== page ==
Puebloan culture[ edit ] Ancestral Puebloan culture: They lived in a range of structures that included small family pit houses, larger clan type structures, grand pueblosand cliff sited dwellings. The Ancestral Puebloans possessed a complex network that stretched across the Colorado Plateau linking hundreds of communities and population centers. The culture is perhaps best known for the stone and earth dwellings built along cliff walls, particularly during the Pueblo II and Pueblo III eras.
Every tribe has unique traditions and distinct styles of housing, dress, and food. Federally recognized tribes vary in population and land base, but all are considered sovereign nations and hold a specific nation-to-nation relationship with the United States.
Prior to European arrival in North America, tribes had effectively governed themselves for hundreds of years and had developed thriving systems of nurturing and teaching their youth and governing their communities.
However, European conquest shattered many Native communities through forced relocation, warfare, broken treaties and foreign-brought diseases.
Most Native communities were completely wiped out. Government caused Native peoples to lose their homelands. Broken treaties and forced relocations displaced American Indians from the land of their ancestors, where they had been living for generations, to reservations.
These reservation lands offered a fraction of the size and natural resources of what was taken. In the Boarding School Era from the late s to the mids, the U.
These children were taken to hundreds of miles away from their families for years and faced severe discipline if they tried to speak their languages or practice their traditions. Many children died from malnutrition or disease.
Those who survived returned years later to find themselves completely disconnected from their family and traditional ways. The trauma and persecution endured by elder Native generations led to a breakdown of the Native family and tribal structure and a weakening of spiritual ties.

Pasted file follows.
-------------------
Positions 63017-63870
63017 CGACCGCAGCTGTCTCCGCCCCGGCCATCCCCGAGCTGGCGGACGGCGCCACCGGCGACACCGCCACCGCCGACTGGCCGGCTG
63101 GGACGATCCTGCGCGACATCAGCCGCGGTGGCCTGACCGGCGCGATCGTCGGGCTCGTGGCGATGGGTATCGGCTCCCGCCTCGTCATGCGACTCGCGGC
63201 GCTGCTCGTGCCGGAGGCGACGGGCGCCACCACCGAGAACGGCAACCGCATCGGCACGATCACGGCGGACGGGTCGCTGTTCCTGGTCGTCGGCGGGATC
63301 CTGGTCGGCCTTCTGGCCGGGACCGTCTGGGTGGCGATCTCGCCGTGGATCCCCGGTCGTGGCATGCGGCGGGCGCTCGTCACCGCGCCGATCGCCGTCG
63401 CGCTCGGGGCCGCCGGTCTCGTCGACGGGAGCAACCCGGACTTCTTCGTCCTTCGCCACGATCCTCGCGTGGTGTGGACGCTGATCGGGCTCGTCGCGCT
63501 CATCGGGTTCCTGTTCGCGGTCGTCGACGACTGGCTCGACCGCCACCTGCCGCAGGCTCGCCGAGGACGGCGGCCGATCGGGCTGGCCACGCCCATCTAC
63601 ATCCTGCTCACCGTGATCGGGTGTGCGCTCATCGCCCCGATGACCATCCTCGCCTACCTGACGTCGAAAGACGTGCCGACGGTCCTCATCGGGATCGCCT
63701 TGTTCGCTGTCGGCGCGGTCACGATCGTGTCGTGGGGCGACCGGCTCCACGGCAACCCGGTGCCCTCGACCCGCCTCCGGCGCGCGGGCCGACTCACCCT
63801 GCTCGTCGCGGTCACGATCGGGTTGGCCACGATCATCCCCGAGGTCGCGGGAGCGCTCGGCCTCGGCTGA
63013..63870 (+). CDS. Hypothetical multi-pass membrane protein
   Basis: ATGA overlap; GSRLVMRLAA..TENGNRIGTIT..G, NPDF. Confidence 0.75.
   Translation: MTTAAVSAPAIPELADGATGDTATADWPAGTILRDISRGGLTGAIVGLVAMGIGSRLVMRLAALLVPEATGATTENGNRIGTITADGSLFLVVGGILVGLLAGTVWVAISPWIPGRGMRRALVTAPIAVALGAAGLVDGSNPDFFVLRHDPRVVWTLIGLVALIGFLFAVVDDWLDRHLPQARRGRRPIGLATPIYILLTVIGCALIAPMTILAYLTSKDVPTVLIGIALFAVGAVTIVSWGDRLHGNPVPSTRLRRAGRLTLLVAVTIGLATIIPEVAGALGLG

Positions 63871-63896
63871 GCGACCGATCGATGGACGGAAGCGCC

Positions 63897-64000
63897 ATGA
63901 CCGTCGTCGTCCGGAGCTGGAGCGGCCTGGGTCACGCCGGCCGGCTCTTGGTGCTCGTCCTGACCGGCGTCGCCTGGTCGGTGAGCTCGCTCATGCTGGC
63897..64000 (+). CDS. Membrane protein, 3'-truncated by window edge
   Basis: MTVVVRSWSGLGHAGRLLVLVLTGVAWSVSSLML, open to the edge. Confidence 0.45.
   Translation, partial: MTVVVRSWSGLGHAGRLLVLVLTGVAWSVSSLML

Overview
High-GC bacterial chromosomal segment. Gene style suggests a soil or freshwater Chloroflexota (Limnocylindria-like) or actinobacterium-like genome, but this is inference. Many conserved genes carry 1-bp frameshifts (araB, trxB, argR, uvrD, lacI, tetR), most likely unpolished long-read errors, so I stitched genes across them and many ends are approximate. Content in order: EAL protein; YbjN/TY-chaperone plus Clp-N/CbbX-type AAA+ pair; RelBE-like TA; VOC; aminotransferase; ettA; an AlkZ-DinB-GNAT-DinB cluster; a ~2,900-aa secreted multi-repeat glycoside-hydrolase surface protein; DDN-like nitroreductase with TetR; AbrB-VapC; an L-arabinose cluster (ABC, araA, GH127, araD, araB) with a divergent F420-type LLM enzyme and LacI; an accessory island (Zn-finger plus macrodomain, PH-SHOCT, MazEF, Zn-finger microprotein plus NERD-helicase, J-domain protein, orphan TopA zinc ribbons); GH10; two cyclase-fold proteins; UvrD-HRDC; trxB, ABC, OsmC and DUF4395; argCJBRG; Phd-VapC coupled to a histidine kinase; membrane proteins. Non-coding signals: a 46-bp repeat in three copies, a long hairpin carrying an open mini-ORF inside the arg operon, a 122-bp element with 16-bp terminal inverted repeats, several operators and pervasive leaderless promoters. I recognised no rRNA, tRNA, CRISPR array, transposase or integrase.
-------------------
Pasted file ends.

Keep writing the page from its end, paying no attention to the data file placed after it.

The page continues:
Many Natives who attended boarding schools lost their sense of self through enforced shaming of their cultural identity. As a result, their children were raised with little awareness of their Native heritage and became disconnected from their tribal ways of knowing.
Today, many tribes in the United States are reviving their traditions and cultures. Central to this cultural renaissance is the importance of language and ceremony. A number of tribes have created language learning programs to preserve and pass on their tribal dialects to future generations.
Ceremonies returned into practice, local radio stations began broadcasting in Native languages, pow-wows became an inter-tribal gathering space, and a new native generation is taught to live with dignity, character and pride.
All tribes have a rich culture, whether founded in language or ceremony, which strengthen America as a nation today. Led by a majority American Indian volunteer Board of Directors, Running Strong supports and respects all Native peoples, cultures, and traditions equally.MuseumLink Illinois Native Americans - Historic Web module Additional Readings (sorted by section) AMERICAN INDIAN TRIBES OF ILLINOIS.
Bauxar, J. Joseph. JSTOR is a digital library of academic journals, books, and primary sources. ABORIGINAL & TREATY RIGHTS.
Introduction Aboriginal-Crown Relations. The Devolution of Indian Affairs The Calder Case and Land Claims Constitutional Reform. “Without your language or your land, you are not who you say you are.” Loretta Afraid of Bear, Oglala Lakota.
There are federally recognized American Indian and Alaska Native tribes and villages in the United States, each with their own culture, language and history. The Iroquois Confederacy, an association of six linguistically related tribes in the northeastern woodlands, was a sophisticated society of some 5, people when the first white explorers encountered it at the beginning of the seventeenth century.
“Without your language or your land, you are not who you say you are.” Loretta Afraid of Bear, Oglala Lakota. There are federally recognized American Indian and Alaska Native tribes and villages in the United States, each with their own culture, language and history.